Alpha’s Tax Tips

Stimulus Checks May Not Be Checks At All

Awaiting a paper stimulus check from the IRS? You may get a prepaid debit card. The IRS previously said that it will start mailing out paper stimulus checks to eligible individuals for whom the agency does not have bank account information. It now says that some of these people will end up receiving prepaid debit […]

New Law Offers Small Biz Relief

The COVID-19 pandemic has had a significant impact on both individuals and businesses of all shapes and sizes. Relief has come in various forms. Alert: The initial law signed by President Trump on March 18 – the Families First Coronavirus Response Act – requires small employers with fewer than 500 employees to provide paid sick […]

New Thresholds For Health Savings Accounts for 2021

The annual ceilings on deductible payments to HSAs are slated to go up in 2021 to $3,600 for account owners with self-only coverage and to $7,200 for those with family coverage. People born before 1967 can put in an additional $1,000. The limits on out-of-pocket costs, such as deductibles and copayments, will increase to $7,000 […]

Generate Current Energy Credits

If you make energy-saving improvements in your home, you may be in line for certain tax breaks. Strategy: Claim the residential renewable energy credit for qualified improvements. The credit is a dollar-for-dollar reduction of your tax bill. Various forms of energy credit have expired, and some were reinstated in recent years, leaving a confusing hodgepodge […]

Be Careful With Your Donation Deductions

A reminder that donations you make to individuals aren’t tax-deductible. A man who sent money to his ill sister treated the payments as charitable write-offs. The Tax Court ended up nixing the deduction (Serrano, TC Summ. Op. 2020-15). Ditto for donations you make through personal fundraising websites that are earmarked for a single person or […]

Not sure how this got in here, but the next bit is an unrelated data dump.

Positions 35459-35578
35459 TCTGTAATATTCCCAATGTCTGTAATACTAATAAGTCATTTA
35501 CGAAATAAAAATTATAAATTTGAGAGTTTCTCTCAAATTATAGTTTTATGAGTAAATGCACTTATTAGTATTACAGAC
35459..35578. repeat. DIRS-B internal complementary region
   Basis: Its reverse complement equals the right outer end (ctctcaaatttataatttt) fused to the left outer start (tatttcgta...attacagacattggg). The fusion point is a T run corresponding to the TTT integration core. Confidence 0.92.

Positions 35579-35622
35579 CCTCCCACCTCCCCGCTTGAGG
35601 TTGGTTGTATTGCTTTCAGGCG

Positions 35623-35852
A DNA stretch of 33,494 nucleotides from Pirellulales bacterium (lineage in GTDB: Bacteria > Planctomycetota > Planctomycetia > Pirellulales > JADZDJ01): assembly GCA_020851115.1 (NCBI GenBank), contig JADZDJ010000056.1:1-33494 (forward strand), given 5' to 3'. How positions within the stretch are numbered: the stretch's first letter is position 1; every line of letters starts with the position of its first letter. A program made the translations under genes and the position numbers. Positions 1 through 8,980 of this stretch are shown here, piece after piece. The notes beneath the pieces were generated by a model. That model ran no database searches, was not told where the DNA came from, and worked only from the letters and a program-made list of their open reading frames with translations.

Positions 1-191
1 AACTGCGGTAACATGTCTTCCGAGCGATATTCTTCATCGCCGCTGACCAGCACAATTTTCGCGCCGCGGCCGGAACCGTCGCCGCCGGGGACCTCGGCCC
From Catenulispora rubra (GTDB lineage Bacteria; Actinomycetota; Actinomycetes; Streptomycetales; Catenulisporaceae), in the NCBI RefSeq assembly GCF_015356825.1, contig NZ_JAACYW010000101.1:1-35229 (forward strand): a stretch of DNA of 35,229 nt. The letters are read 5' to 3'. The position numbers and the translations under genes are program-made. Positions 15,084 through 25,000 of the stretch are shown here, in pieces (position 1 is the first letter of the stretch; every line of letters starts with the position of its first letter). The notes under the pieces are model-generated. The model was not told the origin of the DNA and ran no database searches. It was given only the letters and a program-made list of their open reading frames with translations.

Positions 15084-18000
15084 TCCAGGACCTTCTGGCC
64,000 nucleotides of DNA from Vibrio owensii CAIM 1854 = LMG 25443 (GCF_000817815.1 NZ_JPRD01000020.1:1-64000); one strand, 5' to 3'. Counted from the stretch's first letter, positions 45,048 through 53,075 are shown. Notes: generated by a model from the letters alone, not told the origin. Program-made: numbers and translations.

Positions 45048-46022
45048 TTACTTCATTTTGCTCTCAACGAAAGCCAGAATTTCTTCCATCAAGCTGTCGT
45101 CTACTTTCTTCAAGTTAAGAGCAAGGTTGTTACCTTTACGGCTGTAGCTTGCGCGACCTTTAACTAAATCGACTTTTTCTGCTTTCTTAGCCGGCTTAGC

Let’s Talk Capital Gains!

Let’s talk about the taxation of capital gains. Long-term capital gains get favorable rates. Profits from the sale or exchange of capital assets held for over a year are generally taxed at 0%, 15% or 20%. The rates are based on set income thresholds adjusted annually for inflation. For 2020, the 0% rate applies to […]

Convert Your Traditional IRA to a Roth? Now May Be a Good Time.

Want to convert a traditional IRA to a Roth? Now might be a good time to consider it. You’ll have to pay income tax on the converted funds for the year of the switch, but once the money is in the Roth IRA, future earnings and distributions that you take from the account are tax-free. […]

5 Tax Tips for Gig Economy

According to recent data from the Federal Reserve, nearly one out of every three Americans is involved in the gig economy (aka “sharing economy”). Strategy: Find out about the tax consequences. Workers in the gig economy have tax obligations and opportunities like those of other self-employed individuals. Notably, you must pay taxes on your earnings, […]

The Secure Act Brings Bevy of Changes

The Holiday season brought a multitude of changes to retirement planning, with President Trump signing the Setting Every Community Up for Retirement Enhancement Act into law in December. Here are some of the most notable ways the Secure Act affects retirement savings so you can start adjusting your retirement strategy. (Unless noted, all changes apply […]

Withhold on RMD to Simplify Paying Taxes

For many retirees, paying taxes isn’t a one-time-a-year task. Instead, many must pay estimated taxes four times a year. The first quarterly payment is due in April, the same day as your tax return for the prior year. If you’re still working, you probably don’t need Form 1040-ES, which you use to figure estimated taxes. […]